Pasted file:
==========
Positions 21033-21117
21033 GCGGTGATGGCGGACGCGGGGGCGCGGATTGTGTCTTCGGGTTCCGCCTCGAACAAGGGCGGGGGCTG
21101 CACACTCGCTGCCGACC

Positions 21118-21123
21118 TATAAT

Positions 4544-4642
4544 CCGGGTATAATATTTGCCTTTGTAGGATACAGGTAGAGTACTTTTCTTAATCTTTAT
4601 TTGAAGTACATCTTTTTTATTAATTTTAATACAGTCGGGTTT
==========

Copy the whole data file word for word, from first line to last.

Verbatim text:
Positions 21033-21117
21033 GCGGTGATGGCGGACGCGGGGGCGCGGATTGTGTCTTCGGGTTCCGCCTCGAACAAGGGCGGGGGCTG
21101 CACACTCGCTGCCGACC

Positions 21118-21123
21118 TATAAT

Positions 4544-4642
4544 CCGGGTATAATATTTGCCTTTGTAGGATACAGGTAGAGTACTTTTCTTAATCTTTAT
4601 TTGAAGTACATCTTTTTTATTAATTTTAATACAGTCGGGTTT